$5 mobile plans for low-income seniors extended to 2 years

More than 7,900 seniors have benefited from IMDA’s Mobile Access for Seniors programme so far.
More than 7,900 seniors have benefited from IMDA’s Mobile Access for Seniors programme so far.ST PHOTO: ONG WEE JIN

SINGAPORE - Affordable mobile phone plans for low-income senior citizens at $5 a month have been extended so that those who sign up can now enjoy them for two years instead of one.

The government-subsidised plans also give eligible seniors, who need financial assistance to get connected, at least 5GB of data monthly and a basic smartphone that starts from $20.

The extension is to enable more "lower-income seniors to enjoy affordable mobile access for a longer period so they can continue to learn new digital skills", the Infocomm Media Development Authority (IMDA) said on Friday (Sept 3).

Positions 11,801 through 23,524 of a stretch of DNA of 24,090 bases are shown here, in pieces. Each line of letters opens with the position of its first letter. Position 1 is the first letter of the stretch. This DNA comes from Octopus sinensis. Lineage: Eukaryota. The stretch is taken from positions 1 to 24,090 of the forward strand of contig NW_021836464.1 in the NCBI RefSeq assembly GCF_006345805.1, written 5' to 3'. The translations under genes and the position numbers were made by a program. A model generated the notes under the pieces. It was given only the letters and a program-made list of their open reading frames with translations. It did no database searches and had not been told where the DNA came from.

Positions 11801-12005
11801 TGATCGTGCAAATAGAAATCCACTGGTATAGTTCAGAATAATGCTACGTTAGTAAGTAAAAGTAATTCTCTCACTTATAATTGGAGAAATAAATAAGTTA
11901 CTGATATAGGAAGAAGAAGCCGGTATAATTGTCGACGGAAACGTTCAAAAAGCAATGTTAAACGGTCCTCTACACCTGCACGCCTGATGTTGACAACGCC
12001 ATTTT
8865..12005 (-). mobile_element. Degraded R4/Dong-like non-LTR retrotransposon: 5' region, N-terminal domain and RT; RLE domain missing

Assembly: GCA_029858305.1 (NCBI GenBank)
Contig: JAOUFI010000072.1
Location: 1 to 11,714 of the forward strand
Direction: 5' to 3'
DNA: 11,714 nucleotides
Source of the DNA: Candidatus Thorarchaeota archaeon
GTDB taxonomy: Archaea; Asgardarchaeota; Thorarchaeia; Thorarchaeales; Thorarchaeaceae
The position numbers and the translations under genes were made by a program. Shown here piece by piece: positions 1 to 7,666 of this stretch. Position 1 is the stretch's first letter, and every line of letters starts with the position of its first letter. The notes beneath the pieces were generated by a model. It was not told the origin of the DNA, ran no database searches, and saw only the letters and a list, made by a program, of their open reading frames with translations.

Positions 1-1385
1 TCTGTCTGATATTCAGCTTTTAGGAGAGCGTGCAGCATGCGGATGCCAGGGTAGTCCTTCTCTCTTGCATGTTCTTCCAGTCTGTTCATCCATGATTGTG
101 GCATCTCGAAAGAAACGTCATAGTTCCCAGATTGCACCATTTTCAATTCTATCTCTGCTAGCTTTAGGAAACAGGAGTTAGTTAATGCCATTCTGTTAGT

It was one of several initiatives announced by Minister for Communications and Information Josephine Teo on Friday to encourage seniors to get connected online and pick up technology-related skills.

The $5 plans come under the Mobile Access for Seniors scheme. When they were first made available from the four telcos - Singtel, StarHub, M1 and TPG Telecom - in July last year, they lasted for only one year.

To qualify for the scheme, seniors must be, among other things, aged 60 or older, Singaporean, and receiving Comcare assistance or living in Housing Board Public Rental Scheme housing.